Pages: 118 Size: 5.5x8.5
Illustrations: 17 black-and-white photographs
In the aftermath of a messy divorce, Frances Kai-Hwa Wang writes in the hope of beginning to build a new life with four children, bossy aunties, unreliable suitors, and an uncertain political landscape. The lyric essays in You Cannot Resist Me When My Hair Is in Braids deftly navigate the space between cultures and reflect on lessons learned from both Asian American elders and young multiracial children, punctuated by moments rich with cultural and linguistic nuance. In her prologue, Wang explains, "Buddhists say that suffering comes from unsatisfied desire, so for years I tried to close the door to desire. I was so successful, I not only closed the door, I locked it, barred it, nailed it shut, then stacked a bunch of furniture in front of it. And now that door is open, wide open, and all my insides are spilling out."
Full of current events of the day and #HashtagsOfTheMoment, the topics in the collection are wide ranging, including cooking food to show love, surviving Chinese School, being an underpaid lecturer, defending against yellow dildos, navigating immigration issues, finding love in a time of elections, crying with children separated from their parents at the border, charting the landscape of frugal/hoarder elders during the pandemic, witnessing COVID-inspired anti–Asian American violence while reflecting on the death of Vincent Chin, teaching her sixteen-year-old son to drive after the deaths of Trayvon Martin and George Floyd, and trusting the power of writing herself into existence. Within these lyric essays, some of which are accompanied by artwork and art installations, Wang finds the courage and hope to speak out for herself and for an entire generation of Asian American women.
A notable work in the landscape of Asian American literature as well as Midwest and Michigan-based literature, You Cannot Resist Me When My Hair Is in Braids features a clear and powerful voice that brings all people together in these political and pandemic times.
Frances Kai-Hwa Wang languages desire with a refreshing candor and mischievous wit. She talks story of divorce, of messy relationships, and of enduring humiliating racist and misogynistic microaggressions because she is an Asian American woman. Wang’s prose poems and lyric essays ring with wisdom and hard-earned truths and dream-like reveries in this unforgettable collection.
– May-lee Chai, author of Useful Phrases for Immigrants: Stories, winner of the American Book Award
‘I do not know if one ever recovers from Kathmandu,’ the speaker in one of Frances Kai-Hwa Wang’s poems ruminates, and I don’t know if we ever recover—or want to recover—from You Cannot Resist Me When My Hair is In Braids, which is part of the marvelous linguistic spell that is cast in this book. By turns whimsical, romantic, witty, hybrid, self-deprecating, fierce, intertextual, hashtagged, polylingual, and full of a radiant empathy that connects us to Vincent Chin, George Zimmerman, Sun Ku Wong, Hanuman, and Milan Kundera, this is a collection that astounds, surprises, and delights, which encapsulates much of what a book that leaves an indelible mark should do. Yay Frances for a collection that rocks!"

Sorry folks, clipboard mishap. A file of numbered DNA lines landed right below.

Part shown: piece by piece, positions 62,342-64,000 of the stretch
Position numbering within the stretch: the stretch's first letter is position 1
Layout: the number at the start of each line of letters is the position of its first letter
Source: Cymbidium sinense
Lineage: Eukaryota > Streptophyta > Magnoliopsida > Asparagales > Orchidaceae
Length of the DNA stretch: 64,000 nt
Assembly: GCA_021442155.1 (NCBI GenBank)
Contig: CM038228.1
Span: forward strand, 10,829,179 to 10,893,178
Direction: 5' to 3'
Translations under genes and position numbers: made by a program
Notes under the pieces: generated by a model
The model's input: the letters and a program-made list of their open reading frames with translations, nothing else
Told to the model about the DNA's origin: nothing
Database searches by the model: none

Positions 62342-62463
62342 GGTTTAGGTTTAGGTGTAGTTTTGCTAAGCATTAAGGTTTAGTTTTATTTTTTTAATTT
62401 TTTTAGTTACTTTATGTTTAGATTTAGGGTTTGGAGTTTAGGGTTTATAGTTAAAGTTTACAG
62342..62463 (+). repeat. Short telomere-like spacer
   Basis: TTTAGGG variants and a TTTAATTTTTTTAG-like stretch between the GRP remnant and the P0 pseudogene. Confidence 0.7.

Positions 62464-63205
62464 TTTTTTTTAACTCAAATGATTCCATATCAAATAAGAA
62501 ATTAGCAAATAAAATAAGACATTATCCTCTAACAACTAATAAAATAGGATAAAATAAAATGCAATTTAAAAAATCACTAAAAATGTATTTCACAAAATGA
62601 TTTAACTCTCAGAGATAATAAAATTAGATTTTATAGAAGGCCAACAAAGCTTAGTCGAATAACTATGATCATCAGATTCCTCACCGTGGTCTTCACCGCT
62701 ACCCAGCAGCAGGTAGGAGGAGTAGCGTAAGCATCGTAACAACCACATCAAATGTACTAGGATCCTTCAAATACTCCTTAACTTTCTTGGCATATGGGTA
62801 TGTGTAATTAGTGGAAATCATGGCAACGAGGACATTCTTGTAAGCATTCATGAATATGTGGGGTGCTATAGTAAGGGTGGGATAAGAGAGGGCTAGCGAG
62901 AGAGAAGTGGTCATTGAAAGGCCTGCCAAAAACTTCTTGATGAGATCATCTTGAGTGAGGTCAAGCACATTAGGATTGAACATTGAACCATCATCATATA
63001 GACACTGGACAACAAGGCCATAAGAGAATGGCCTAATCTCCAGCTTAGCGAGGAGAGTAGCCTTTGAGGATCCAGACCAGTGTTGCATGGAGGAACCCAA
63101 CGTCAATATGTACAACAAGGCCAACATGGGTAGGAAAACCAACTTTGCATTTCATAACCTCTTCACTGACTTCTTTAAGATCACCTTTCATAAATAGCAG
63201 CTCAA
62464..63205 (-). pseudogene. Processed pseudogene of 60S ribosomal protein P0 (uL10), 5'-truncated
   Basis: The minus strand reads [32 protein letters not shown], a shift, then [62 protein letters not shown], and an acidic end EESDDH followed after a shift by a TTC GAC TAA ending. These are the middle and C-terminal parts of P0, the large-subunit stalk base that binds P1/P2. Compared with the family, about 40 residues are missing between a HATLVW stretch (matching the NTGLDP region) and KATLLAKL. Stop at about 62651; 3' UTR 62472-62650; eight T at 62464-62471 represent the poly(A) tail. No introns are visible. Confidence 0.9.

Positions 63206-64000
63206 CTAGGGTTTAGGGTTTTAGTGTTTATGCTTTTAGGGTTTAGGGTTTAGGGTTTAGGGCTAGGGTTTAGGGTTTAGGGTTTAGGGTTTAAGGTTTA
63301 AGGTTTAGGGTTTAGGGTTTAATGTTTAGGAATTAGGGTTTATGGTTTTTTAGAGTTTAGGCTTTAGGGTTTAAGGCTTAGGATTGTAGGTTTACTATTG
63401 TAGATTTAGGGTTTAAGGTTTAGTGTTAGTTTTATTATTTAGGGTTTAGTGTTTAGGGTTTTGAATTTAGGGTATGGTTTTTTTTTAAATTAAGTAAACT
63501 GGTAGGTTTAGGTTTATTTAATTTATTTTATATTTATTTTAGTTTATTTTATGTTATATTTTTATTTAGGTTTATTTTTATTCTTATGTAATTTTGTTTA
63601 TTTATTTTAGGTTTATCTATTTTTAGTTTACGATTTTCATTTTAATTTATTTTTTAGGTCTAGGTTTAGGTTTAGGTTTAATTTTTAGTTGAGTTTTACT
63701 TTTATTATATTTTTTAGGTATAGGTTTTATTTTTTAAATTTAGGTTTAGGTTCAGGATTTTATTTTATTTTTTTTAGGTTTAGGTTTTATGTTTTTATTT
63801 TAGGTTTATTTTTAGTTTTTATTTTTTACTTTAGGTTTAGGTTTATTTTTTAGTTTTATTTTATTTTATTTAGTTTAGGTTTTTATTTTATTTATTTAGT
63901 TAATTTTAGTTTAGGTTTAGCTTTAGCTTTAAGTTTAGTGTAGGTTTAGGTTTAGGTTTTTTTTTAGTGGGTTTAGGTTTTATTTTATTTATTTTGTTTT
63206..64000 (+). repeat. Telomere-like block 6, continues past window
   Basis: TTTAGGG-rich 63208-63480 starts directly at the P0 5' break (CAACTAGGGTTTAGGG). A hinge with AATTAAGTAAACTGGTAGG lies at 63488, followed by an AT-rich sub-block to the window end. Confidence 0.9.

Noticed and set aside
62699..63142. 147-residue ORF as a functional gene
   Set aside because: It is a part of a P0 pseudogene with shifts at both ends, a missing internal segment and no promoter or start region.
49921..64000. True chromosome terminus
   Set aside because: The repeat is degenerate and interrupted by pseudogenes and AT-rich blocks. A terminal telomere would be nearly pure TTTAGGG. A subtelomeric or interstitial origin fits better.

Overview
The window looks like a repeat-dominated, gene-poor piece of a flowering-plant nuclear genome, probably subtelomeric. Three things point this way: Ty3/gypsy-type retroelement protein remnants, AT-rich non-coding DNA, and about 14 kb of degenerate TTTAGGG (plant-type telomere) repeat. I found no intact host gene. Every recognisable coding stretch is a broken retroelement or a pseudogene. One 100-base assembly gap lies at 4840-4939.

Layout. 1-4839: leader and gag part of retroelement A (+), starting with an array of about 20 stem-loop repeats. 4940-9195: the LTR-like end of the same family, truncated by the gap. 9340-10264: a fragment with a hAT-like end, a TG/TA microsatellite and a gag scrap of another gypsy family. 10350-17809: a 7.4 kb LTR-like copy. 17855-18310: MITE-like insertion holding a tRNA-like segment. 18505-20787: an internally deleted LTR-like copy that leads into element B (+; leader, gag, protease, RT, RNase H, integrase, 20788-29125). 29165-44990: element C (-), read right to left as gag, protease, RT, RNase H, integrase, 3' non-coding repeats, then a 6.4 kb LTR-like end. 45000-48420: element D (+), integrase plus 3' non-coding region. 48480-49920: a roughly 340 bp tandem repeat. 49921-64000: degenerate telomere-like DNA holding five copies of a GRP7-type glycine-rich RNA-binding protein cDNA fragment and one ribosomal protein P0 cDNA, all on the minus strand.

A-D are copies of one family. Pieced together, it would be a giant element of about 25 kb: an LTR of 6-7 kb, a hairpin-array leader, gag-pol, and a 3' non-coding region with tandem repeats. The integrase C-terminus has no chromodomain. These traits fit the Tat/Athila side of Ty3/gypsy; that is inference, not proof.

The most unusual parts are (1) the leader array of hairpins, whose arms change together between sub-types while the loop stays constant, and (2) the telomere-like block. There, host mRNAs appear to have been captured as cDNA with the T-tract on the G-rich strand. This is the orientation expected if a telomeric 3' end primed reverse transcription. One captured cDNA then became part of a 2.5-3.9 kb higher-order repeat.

– Dr. Ravi Shankar, Pushcart Prize–winning author of Correctional
You Cannot Resist Me When My Hair Is in Braids is a great gathering of the many contradictions, the multifaceted multitudes, of Frances Kai-Hwa Wang. Across its pages of aphorism, prose poem, micro-fiction, and lyric essay, we encounter Patsy Cline heartache and AOC outrage, delivered in a humor that is solely Wang’s own.
– Tim Tomlinson, director and cofounder of New York Writers Workshop, author of Requiem for the Tree Fort I Set on Fire and This Is Not Happening to You
You Cannot Resist Me When My Hair Is in Braids is an important and enjoyable read as the world opens back up from COVID-19. Wang’s vulnerable writing is awe-inspiring, and her expertise shows easily on the page.
– Kiyomi Kishaba, International Examiner
I confess, I spent no small amount of time ruminating on these questions while reading the first half of Braids, since I would obviously need to describe it in a review. But here’s the thing: Once I let go of trying to figure out what Braids was, exactly — and instead got into the practice of approaching each short piece with an open mind and a curiosity about where Wang might take me next — I unlocked its power.
– Jenn McKee, HOUR Detroit
The book is full of life, a celebration of things that make it worth living — including, but not limited to, food, make-outs, and friendship. While dense with layers of human experience, it’s a quick read because the rhythms of Wang’s direct language draw readers swiftly along. The prose-poetry format allows Wang to skip without preamble straight from one poignant moment to another, with her eyes open to the simple pleasures, profound mysteries, and lurking terrors of the human experience.
– Jay Gabler, The Tangential
As a longtime Asian American activist and musician, I was blown away by how Wang communicated so viscerally the struggle to be oneself. Reading her lyrical and nuanced pieces called to mind that line from the Billie Holiday song, "You don't know what you love is until you've learned the meaning of the blues."
– Francis Wong, cofounder of Asian Improv aRts, lecturer, San Francisco State University, Asian American studies